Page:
The literature review is fundamental to the doctoral enterprise of academic disciplines, yet research into how the doctoral literature review is learned, taught or experienced is limited. Responding to an apparent under-examination of the literature review as a critical feature of doctoral learning, this thesis investigates the doctoral literature review process as experienced by American and Australian doctoral candidates, doctoral supervisors and academic librarians. The research followed a qualitative approach shaped by two questions: “How is the doctoral literature review process learned?” and, “What is learned by doing a doctoral literature review?” Data were generated from in-depth interviews conducted with 42 participants in education, nursing and the physical and biological sciences. Critical literacy, critical pedagogy and critical information literacy provided frameworks for interpreting participants’ experiences and perspectives on literature reviewing practices, disciplinary influences and mutually associated doctoral literacies.
The doctoral literature review is traditionally considered to be two segregated events—literature seeking and writing in an academic genre. The study findings challenge this perspective, proposing instead that doctoral literature reviewing is a complex, comprehensive process characterised by interdependent activities in a cycle of gathering, reflecting upon and synthesising literatures. Moreover, these findings indicate that, by engaging with disciplinary literatures and the literature review process, doctoral researchers become familiar with an array of critical doctoral literacies—disciplinary literacy, information literacy and reading and writing literacies. Thus, the doctoral literature review can be conceptualised as a pedagogy through which candidates acquire the lived practices and craft skills of disciplinary-specific research; learn to manage large bodies of information, literature and knowledge; and learn to read and write as scholars in their disciplines.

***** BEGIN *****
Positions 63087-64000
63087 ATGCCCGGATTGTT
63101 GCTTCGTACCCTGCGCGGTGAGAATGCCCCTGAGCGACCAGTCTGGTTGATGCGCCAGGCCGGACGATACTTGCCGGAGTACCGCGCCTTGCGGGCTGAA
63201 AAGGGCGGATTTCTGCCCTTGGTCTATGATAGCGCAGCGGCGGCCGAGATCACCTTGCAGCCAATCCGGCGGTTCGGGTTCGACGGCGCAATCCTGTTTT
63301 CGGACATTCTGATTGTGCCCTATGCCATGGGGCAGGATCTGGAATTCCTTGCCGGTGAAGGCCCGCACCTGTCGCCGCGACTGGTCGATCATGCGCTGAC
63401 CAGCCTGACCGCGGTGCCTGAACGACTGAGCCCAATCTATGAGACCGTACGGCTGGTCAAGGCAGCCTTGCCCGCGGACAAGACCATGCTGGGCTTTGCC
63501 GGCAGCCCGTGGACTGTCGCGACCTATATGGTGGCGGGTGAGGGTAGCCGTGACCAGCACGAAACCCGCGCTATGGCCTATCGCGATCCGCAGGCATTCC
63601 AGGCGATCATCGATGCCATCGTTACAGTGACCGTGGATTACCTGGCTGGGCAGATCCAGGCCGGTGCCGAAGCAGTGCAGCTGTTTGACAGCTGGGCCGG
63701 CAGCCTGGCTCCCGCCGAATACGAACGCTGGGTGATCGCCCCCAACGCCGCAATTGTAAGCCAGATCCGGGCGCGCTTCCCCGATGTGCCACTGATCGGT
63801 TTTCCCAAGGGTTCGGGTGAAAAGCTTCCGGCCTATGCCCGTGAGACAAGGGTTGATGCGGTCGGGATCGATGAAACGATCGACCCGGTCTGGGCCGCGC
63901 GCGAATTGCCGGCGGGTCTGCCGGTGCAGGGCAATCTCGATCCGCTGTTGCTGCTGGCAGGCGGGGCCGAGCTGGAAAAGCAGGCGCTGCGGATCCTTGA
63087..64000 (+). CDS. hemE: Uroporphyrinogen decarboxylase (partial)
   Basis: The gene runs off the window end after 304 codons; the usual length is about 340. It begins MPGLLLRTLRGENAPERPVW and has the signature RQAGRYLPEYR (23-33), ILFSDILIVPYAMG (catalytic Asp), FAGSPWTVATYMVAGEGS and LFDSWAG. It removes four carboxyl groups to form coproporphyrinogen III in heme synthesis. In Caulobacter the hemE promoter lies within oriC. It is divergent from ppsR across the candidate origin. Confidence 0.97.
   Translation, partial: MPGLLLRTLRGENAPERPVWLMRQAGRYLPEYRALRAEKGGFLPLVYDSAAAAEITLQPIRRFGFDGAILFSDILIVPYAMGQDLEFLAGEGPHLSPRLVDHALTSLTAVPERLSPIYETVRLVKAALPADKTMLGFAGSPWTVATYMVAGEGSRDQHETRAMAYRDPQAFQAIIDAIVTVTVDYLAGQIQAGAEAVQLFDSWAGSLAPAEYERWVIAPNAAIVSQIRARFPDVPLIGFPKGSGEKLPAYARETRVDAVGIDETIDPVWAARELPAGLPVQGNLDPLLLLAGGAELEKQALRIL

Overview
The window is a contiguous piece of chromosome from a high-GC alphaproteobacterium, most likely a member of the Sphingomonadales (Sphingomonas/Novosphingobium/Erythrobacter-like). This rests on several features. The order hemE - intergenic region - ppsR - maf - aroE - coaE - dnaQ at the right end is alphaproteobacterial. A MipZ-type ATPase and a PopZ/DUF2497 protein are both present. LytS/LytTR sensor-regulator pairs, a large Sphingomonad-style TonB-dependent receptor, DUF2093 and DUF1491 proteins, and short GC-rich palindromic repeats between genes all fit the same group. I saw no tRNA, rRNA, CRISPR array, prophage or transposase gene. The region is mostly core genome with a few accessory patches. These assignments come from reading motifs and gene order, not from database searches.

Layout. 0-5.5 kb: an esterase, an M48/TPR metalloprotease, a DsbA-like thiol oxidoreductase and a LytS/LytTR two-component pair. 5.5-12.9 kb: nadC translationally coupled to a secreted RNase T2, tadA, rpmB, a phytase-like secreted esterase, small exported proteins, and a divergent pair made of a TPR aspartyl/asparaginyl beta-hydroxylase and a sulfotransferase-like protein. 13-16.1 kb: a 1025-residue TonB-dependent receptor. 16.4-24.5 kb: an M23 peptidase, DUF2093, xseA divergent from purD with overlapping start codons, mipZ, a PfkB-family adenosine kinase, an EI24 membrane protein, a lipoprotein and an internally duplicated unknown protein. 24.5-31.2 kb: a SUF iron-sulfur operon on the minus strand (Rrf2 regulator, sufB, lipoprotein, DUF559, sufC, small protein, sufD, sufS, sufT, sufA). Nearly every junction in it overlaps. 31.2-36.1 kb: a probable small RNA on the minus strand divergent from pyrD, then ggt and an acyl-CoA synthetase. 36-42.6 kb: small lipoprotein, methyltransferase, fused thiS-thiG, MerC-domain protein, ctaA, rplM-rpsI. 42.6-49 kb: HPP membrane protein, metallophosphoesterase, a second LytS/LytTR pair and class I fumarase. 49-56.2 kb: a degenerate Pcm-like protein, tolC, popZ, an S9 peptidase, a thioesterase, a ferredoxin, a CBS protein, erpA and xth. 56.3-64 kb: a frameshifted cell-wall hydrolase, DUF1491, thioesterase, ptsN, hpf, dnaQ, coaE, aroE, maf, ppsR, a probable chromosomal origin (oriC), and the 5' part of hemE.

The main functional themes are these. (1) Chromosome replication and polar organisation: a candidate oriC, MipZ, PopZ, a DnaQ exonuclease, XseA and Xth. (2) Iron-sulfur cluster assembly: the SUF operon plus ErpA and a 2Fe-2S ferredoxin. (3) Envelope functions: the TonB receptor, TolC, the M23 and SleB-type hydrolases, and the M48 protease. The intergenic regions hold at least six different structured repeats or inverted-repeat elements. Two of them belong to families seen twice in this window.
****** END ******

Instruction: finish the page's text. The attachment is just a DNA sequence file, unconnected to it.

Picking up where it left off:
This project reconceptualises traditional perspectives on doctoral literature reviewing and recommends further exploration into its pedagogical potential. By approaching the doctoral literature review as a pedagogical process, the inquiry attempts to unpack literacies embedded within the doctoral enterprise, thereby exposing them as explicit aspects of doctoral learning. Becoming aware of the interrelatedness of critical doctoral literacies can mobilise supervisors, librarians and candidates to exploit the literature review process more fully. Ultimately, this research contributes to an international focus on a central feature of the doctorate and, as such, more broadly informs and supports doctoral pedagogy, particularly for those involved in American and Australian doctoral education.
|School:||Deakin University (Australia)|
|Source:||DAI-A 72/10, Dissertation Abstracts International|
|Subjects:||Library science, Pedagogy, Information science, Higher education|
|Keywords:||Critical literacy, Doctoral students, Literature reviews|
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